Haley, Ramaswamy among those taking on 'woke ideology' in SC
NORTH CHARLESTON, S.C. (AP) — Republicans who are seeking to lead their party in the 2024 presidential race are gathering in South Carolina this weekend with a goal at the forefront of their agenda: taking on “woke ideology.”
On Saturday in North Charleston, Palmetto Family, which lobbies for what it considers to be “biblical values," is hosting Vision ’24, described by organizers as “casting the conservative vision" for the next White House race. More than 400 attendees are expected to hear from presidential hopefuls, including Nikki Haley, a former South Carolina governor who was Donald Trump's U.N. ambassador, and tech entrepreneur Vivek Ramaswamy.
Organizers expect issues such as gas prices and national security to get plenty of attention. But there also is an expectation that much of the focus will be on the pushback by some across the U.S. against what they perceive as affronts to conservative ways of life by efforts characterized as “woke." It's playing out in state-level debates over classroom instruction, gender-affirming care for minors and collegiate diversity programs.
Organizer Mitch Prosser of Palmetto Family says Vision ’24 is shaping up as an opportunity for Republicans to outline their ideas in the state that holds the first GOP primary votes in the South next year.
“You’re going to hear a lot about woke ideology, specifically when it comes to children in school, and in parenting,” Prosser said.
The catch-all label is taking on a leading a role within the burgeoning GOP presidential contest, with candidate-in-waiting Ron DeSantis, the Florida governor, emerging as a fierce opponent of policies designed to ensure equity when it comes to race, gender and public health.
Ramaswamy, who entered the race this month, wrote a book on the topic, particularly as it pertains to business: “Woke, Inc.: Inside Corporate America’s Social Justice Scam.”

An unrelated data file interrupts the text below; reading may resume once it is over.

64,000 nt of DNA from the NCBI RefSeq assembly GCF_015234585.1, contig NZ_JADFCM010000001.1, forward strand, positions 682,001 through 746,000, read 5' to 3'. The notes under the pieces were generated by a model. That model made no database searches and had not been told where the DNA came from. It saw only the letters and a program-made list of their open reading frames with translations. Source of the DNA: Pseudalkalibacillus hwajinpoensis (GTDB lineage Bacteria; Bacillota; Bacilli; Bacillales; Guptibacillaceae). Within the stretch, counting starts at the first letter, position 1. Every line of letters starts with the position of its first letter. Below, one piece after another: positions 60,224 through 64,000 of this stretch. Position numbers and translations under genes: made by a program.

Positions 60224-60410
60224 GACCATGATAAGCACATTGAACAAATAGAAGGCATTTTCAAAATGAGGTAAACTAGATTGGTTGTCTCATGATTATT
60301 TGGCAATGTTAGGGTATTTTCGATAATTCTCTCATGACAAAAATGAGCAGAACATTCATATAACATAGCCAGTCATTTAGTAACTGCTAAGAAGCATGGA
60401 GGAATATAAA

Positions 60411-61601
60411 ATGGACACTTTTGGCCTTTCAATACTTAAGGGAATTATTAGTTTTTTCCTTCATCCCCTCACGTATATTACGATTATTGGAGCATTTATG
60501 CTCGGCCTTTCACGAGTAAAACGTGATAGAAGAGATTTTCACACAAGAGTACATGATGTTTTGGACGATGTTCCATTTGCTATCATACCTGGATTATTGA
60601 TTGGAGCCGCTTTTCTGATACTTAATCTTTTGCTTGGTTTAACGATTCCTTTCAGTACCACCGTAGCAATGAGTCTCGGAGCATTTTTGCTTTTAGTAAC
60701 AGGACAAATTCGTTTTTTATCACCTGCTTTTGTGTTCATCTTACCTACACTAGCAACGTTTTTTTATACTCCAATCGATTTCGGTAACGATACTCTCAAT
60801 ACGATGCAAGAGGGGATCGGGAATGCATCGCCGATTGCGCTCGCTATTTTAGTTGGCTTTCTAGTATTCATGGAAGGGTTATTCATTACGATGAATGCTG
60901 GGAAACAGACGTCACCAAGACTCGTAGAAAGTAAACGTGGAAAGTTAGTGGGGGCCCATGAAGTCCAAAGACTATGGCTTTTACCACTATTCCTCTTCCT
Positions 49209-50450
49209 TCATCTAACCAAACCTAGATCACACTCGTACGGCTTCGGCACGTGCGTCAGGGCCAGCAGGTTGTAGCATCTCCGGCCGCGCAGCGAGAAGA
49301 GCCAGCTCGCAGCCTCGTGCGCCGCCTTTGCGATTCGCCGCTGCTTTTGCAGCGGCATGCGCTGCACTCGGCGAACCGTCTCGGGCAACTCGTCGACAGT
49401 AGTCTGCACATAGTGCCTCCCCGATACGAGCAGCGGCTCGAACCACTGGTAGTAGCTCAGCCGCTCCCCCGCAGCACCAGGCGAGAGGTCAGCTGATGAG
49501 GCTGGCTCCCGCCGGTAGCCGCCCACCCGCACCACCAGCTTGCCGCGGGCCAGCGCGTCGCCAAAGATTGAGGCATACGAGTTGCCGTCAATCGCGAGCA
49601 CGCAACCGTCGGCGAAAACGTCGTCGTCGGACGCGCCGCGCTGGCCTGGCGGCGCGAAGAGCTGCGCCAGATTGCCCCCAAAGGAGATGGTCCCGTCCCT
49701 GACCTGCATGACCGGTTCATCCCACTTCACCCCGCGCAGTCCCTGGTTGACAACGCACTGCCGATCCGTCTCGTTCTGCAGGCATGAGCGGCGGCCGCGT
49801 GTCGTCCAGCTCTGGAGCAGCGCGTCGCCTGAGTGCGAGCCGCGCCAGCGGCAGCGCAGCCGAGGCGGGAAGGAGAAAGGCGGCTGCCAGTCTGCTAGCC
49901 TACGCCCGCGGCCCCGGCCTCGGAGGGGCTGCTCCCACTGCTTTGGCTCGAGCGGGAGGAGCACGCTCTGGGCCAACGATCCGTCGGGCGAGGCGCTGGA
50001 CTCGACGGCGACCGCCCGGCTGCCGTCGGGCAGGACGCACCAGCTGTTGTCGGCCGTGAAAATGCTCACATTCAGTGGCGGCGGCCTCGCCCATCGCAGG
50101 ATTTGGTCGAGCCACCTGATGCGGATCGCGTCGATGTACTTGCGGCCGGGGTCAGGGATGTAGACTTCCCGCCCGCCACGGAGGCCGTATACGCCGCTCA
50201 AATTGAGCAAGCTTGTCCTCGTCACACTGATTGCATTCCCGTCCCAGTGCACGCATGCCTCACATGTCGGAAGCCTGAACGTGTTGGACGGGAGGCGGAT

The debate has spilled over into the finance space, too.
On Thursday, 19 Republican governors, including DeSantis and South Dakota's Kristi Noem, another possible 2024 contender, signed a letter opposing the Biden administration's support of federal labor rule allowing retirement plans to consider environmental, social and governance (ESG) factors when making investment decisions. Critics say the efforts are the latest example of the world trying to get “woke,” allocating money based on political agendas, like a drive against climate change, rather than on earning the best returns for savers.
DeSantis won't be on stage in South Carolina, but Ramaswamy and Haley will. Haley has adopted “strong and proud, not weak and woke” on yard signs, shirts and campaign stickers. At the Conservative Political Action Conference earlier this month, she said that “wokeness is a virus more dangerous than any pandemic, hands down.”
For Ramaswamy, being “anti-woke” is central to his political brand. Leaving his biotech company following pressures for him “make a statement in favor of the Black Lives Matter movement,” Ramaswamy called at CPAC for “an opportunity for the conservative movement to rise to the occasion and fill that void with a vision of American national identity that runs so deep that it dilutes this woke poison to irrelevance." He later launched his own firm intended to pressure companies to quit ESG initiatives.
It's a similar vein of messaging that South Carolina Sen. Tim Scott, yet to announce his own 2024 bid but expected to be in attendance Saturday, has been making for years. In a 2021 op-ed, Scott wrote that, due to his status as the Senate’s sole Black Republican, he had long endured critique from “woke folk” because “my ideology does not match that which they prescribe based on my complexion.”
Others scheduled to attend include former Arkansas Gov. Asa Hutchinson, Sens. Lindsey Graham of South Carolina, John Kennedy of Louisiana and Marsha Blackburn of Tennessee, Rep. Mike Rogers of Michigan and former Democratic Rep. Tulsi Gabbard. Stumping for GOP Rep. Nancy Mace in November, Gabbard criticized her former party for “trying to push these radical woke policies on us, in every way, in every aspect of our lives.”
Previewing the event on Friday, South Carolina Democratic Party Chairman Trav Robertson called the push by the “MAGA agenda” a “dog whistle” to some.
“If they’re talking about a culture war and woke, then you’re not paying attention to the fact that your rights and your freedom to make your healthcare decisions as a woman are being taken away,” Robertson said, referencing pushes for more restrictive abortion laws in a number of states. “They want to talk about woke because they aren't capable of talking about anything of substance.”
Meg Kinnard can be reached at http://twitter.com/MegKinnardAP
Meg Kinnard, The Associated Press